Saturday, August 24, 2013

28. Dine and Dash

Jake make a right onto 18th Street and headed for the south side of Zenith, a tough area and one he would have preferred to avoid. Still, if there was any chance the voice on the phone could be trusted, the meeting would be worth the visit.

Four blocks down the street and into the south side, he instinctively checked that his gun was in his shoulder holster. As his fingers grazed the gun, a blue sedan lurched out of a side alley. Jake had to jerk the steering wheel hard to avoid the car. His own car leapt onto the sidewalk and caught a light pole, spinning it around. Jake tensed as his car did a 180 degree turn into the thankfully empty cross street and rocked to a stop.

A quit inventory of bone and sinew proved there was no permanent damage to Jake, but he could see clearly that the right front of his car was pretty well smashed. He was going to need a tow. As his head cleared, he saw the blue sedan returning to the scene of the crime, carrying two grim looking characters that had their stared fixed on him. This was no accident. Jake felt woozy as he reached for the handle to get out of the car and look for cover, but as he did he saw a red-faced cop running up the street in his side mirror. The men in the sedan saw the cop as well, and moved on.

Jake tumbled out of the car, a couple gents in the crowd that formed helped him to sit down as the cop arrived. As the cop looked for answers, the crowd erupted with them, and it took some time to clear things up. Fortunately for Jake, a few witnesses saw the blue sedan nearly run him off the road, and it turned out the cop knew his pal Curly. As the cop got on his call box to call for a tow, Jake, feeling steadier, hoofed it across the road to a diner. He was dry, and hadn't had a bite since breakfast.

The diner was clean, even if not entirely inviting. The diners were all black, and they gave Jake a hard stare as he entered, a mix of trepidation and wonder, as most of them had witnessed the accident. The waitress behind the counter was a bit friendlier, as they usually are. She poured him a cup of coffee and Jake picked up a menu.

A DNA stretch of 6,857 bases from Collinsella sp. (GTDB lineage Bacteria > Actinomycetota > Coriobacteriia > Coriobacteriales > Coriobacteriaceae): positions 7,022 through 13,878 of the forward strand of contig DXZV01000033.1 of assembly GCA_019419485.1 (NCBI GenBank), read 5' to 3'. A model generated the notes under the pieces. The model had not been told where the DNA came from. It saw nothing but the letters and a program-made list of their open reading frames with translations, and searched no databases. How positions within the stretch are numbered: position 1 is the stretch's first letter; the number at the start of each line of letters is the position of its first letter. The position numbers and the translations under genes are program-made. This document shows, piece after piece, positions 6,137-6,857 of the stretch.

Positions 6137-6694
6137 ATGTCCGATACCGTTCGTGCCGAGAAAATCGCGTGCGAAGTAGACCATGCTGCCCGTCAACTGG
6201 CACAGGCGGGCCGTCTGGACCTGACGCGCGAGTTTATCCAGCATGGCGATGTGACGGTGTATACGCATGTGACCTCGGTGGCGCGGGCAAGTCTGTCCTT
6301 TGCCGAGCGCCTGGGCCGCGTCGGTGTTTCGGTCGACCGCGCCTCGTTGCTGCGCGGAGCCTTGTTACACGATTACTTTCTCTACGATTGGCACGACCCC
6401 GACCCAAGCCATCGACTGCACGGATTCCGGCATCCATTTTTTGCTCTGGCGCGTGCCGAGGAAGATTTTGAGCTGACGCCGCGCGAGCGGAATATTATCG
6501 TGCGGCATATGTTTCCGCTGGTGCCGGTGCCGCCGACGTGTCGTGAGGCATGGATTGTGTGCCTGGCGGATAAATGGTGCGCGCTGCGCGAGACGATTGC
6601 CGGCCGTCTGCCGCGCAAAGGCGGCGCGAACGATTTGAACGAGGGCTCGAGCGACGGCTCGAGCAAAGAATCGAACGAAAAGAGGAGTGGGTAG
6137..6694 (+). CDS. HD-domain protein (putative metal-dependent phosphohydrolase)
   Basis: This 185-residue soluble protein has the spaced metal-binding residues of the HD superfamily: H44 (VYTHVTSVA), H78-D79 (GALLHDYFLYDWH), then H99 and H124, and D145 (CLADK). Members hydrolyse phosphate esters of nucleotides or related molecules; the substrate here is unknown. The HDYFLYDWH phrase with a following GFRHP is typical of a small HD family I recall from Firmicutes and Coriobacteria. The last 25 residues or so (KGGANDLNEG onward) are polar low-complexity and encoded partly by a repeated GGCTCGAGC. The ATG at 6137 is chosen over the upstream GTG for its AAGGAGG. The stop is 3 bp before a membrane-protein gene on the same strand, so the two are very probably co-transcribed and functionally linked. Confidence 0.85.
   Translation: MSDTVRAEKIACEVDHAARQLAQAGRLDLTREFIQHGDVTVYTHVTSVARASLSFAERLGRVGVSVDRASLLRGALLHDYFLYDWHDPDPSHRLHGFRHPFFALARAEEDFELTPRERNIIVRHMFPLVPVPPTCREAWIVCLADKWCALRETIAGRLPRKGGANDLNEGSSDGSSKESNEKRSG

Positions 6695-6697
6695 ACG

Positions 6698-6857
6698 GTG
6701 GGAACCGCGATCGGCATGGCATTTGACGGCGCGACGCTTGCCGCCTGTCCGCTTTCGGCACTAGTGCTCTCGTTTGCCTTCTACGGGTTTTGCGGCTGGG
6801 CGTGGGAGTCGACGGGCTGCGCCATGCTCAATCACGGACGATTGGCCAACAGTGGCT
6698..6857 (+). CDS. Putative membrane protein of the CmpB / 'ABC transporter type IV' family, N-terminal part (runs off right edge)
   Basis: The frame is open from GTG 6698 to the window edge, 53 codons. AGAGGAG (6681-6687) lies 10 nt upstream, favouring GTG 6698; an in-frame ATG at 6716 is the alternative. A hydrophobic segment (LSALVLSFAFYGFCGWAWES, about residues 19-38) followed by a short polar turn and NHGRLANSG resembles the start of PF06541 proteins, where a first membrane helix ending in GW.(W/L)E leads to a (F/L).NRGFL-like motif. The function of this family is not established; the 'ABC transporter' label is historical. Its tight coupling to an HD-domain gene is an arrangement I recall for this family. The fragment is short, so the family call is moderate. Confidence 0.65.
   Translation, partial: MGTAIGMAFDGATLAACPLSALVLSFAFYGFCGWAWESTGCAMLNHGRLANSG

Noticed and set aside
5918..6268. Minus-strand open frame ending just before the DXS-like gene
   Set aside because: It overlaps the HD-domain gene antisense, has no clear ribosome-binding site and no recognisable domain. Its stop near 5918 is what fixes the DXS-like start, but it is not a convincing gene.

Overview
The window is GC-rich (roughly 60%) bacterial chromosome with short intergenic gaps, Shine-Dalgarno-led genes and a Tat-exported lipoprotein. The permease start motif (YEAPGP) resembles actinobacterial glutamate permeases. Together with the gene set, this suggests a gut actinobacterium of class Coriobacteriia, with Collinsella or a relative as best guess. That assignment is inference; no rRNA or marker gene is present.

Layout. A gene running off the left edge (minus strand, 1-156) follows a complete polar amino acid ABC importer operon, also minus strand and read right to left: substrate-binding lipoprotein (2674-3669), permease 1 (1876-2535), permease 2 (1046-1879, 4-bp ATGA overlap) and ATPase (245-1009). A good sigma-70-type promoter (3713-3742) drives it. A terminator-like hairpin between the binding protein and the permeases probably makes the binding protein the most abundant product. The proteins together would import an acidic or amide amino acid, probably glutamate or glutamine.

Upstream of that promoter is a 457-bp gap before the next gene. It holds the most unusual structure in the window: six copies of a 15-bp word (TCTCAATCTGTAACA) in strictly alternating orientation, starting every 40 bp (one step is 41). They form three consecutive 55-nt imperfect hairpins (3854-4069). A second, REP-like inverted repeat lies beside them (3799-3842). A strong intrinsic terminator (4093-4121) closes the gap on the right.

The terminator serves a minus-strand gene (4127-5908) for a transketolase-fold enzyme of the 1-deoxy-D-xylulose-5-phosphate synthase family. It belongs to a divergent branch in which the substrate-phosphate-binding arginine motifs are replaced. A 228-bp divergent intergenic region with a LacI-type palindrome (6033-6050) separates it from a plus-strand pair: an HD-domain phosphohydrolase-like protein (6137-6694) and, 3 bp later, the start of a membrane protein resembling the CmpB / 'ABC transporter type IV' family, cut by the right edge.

"What's the special today," he asked as nonchalantly as he could, eyes on the menu.

"Roast beef," shot back the waitress, a touch of nervousness in her voice.

"Yeah, that'll do fine. Thanks."

Jake put down the menu and pulled his notebook and pencil out to jot down his impression of the two men in the sedan. As he scratched away, he heard somebody behind him say, "What the hell are you doing here?"

Not wanting any trouble, he kept his eyes on his notebook. Could be two old friends or enemies. No need to get involved.

"Don't ignore me whitey."

Okay, maybe Jake was already involved. He slowly turned around on his stool to see a black man with a thin mustache in a crumpled white shirt, the sleeves rolled up, a fedora askance on his head, beads of sweat on his forehead.

"I just came in for a bite to eat. Don't want any trouble," returned Jake, fixing his eyes on the man in a hard stare. He became conscious of his gun in the shoulder holster, but didn't dare make a move for it. It was a dicey situation. Jake couldn't afford to make the first move, for it would probably bring four or five other men down on him. In a street fight, though, if you don't make the first move, you lose. He wanted to look at the faces of the other folks in the diner, read them. Was he as outnumbered as he felt? Was this guy a well-known blowhard? His hand itched to grab his gun, but his reason got the better of his fear.

The man continued to stare. He wanted a fight. Maybe he just lost his wife, maybe his job, maybe both. Maybe the last few years of his life had been a string of failures and set backs. Whatever it was, he wanted a fight and Jake was a likely target. A sitting duck on the south side. Jake concentrated on the man's eyes and on his own breathing. It finally occurred to him that the gun might get him out of trouble without leaving the holster. He slowly let his left hand drop to his side. He took the hem of his jacket between finger and thumb and drew it back, just enough to let the holster peek out.

The gun registered on the man's face immediately, and Jake could see him doing the calculus. Could I get to him before he drew the gun? Was it worth it? If he'd had a couple friends nearby, Jake would have seen him motion to them with those eyes, but they stayed on Jake, steady and ever more fearful.

"Just see that you don't make any trouble."

That was it. The man withdrew to a booth near the jukebox and Jake turned around. He hated to turn his back on the man, but he was lucky to get out of the situation as it was and didn't want to push his luck any further.

In 10 minutes, the roast beef was eaten. It was good. In five more a cab was called, and five minutes after that it arrived. Jake made a hasty retreat from the south side, little the worse for wear but exhausted and frustrated. He gave the cabby directions to his sister's house in the suburbs and leaned back, wiping his forehead with a hanky that was overdue for a rinse.